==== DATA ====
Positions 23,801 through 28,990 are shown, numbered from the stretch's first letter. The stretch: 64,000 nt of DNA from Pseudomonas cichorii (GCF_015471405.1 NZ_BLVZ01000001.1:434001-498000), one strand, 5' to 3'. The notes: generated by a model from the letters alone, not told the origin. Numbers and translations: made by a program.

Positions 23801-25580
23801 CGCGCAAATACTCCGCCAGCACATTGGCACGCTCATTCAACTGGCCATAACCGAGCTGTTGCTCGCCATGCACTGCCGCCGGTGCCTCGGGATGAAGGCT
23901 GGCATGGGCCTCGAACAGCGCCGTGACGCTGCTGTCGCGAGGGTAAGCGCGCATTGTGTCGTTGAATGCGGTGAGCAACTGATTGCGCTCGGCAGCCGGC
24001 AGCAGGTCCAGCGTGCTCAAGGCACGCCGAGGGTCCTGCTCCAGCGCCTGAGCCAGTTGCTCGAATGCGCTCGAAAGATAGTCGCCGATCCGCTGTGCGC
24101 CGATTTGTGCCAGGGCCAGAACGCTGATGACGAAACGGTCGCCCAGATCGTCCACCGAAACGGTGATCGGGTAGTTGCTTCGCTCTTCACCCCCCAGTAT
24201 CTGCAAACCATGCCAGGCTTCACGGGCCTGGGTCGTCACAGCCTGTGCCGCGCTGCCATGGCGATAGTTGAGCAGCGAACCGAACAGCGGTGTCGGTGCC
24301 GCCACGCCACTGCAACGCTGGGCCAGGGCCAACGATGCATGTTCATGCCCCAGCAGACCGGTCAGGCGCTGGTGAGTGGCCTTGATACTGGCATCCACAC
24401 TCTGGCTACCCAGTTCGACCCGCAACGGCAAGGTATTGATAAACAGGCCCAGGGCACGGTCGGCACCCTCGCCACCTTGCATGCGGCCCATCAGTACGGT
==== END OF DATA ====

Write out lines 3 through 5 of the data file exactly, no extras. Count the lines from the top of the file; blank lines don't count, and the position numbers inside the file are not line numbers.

23801 CGCGCAAATACTCCGCCAGCACATTGGCACGCTCATTCAACTGGCCATAACCGAGCTGTTGCTCGCCATGCACTGCCGCCGGTGCCTCGGGATGAAGGCT
23901 GGCATGGGCCTCGAACAGCGCCGTGACGCTGCTGTCGCGAGGGTAAGCGCGCATTGTGTCGTTGAATGCGGTGAGCAACTGATTGCGCTCGGCAGCCGGC
24001 AGCAGGTCCAGCGTGCTCAAGGCACGCCGAGGGTCCTGCTCCAGCGCCTGAGCCAGTTGCTCGAATGCGCTCGAAAGATAGTCGCCGATCCGCTGTGCGC